In the film “Joker”, which has just been released in cinemas and whose performance everyone salutes the performance of the actor, Joaquin Phoenix who embodies the main character, this one laughs at all times, for no apparent reason. In fact, he emits sounds resembling a giggle, quite disproportionate to the situation, when he should be expressing something else: sadness, disappointment, anger, impatience… This behavioral problem really exists.
Laughing at the Joker: the pseudo-bulbar syndrome, a neurological impairment
This is a rare syndrome, the pseudobulbar syndrome. It is linked to an existing or past neurological disease, such as multiple sclerosis, Parkinson’s, head trauma, stroke or, in the majority of cases, amyotrophic lateral sclerosis (ALS). This syndrome occurs when there is a disconnection between the brain lobes and the brainstem. The first are responsible for thoughts, logic, reason, while the second contains automatic functions such as reactions.
This “short circuit” deprives the person of inhibition, he knows that he is losing control, but cannot do anything about it. Note that this can manifest itself in the form of laughter, as in the case of the villain character of the Joker, but also of tears. Cases of pathological crying are also more frequent. The prevalence of this syndrome is between 5 and 50% in people with a neurological disease.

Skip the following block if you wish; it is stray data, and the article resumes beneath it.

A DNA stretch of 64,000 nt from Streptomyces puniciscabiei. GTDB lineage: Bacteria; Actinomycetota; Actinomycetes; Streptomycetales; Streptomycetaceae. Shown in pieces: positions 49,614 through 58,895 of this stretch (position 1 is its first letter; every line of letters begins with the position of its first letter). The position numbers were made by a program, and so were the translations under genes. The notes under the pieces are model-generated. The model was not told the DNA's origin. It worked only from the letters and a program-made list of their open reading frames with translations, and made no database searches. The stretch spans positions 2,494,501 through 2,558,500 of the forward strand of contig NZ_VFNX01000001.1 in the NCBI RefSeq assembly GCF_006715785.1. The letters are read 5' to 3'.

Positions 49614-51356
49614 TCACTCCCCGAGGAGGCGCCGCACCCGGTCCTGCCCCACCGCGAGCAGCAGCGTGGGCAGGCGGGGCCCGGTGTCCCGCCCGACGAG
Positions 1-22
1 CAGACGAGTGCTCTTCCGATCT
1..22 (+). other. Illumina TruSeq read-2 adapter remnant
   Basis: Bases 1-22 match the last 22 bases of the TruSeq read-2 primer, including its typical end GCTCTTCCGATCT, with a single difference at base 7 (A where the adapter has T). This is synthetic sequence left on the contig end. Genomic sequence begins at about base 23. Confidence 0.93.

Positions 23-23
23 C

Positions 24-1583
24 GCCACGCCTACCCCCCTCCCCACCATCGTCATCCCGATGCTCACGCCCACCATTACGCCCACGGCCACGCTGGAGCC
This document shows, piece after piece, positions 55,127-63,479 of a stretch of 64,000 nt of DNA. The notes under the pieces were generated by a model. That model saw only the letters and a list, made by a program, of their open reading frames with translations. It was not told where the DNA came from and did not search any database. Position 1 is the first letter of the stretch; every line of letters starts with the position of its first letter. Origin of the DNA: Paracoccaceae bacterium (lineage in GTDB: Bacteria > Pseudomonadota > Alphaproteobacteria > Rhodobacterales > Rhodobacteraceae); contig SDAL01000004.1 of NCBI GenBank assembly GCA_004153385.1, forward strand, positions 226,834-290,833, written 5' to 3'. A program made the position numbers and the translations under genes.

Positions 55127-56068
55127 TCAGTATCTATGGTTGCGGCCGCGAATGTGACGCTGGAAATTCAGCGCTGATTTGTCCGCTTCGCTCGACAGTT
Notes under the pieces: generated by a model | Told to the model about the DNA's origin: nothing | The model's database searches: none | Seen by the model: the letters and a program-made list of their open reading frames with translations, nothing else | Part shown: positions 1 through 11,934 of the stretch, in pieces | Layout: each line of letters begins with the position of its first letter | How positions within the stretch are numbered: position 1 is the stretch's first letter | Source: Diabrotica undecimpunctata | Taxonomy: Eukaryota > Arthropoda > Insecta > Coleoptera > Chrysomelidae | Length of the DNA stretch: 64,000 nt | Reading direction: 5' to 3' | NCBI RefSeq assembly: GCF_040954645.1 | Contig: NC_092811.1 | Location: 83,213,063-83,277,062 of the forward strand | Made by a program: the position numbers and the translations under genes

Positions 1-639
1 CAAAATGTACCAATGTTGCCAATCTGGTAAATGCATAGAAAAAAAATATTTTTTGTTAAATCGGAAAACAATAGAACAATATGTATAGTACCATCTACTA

Another characteristic: laughter is spasmodic. It’s a laugh that comes from beyond the grave, on a frozen face. He can make you lose your breath, even choke, as in the case of the Joker.
Socially, uncontrollable laughter is a disaster
Of course, this can be very disabling. Socially, it’s incapacitating. People will tend to isolate themselves to avoid finding themselves in this situation. Discomfort, embarrassment, shame, guilt… The rate of depression is high in people with neurological diseases and this is no exception in the case of pseudo-bulbar affect.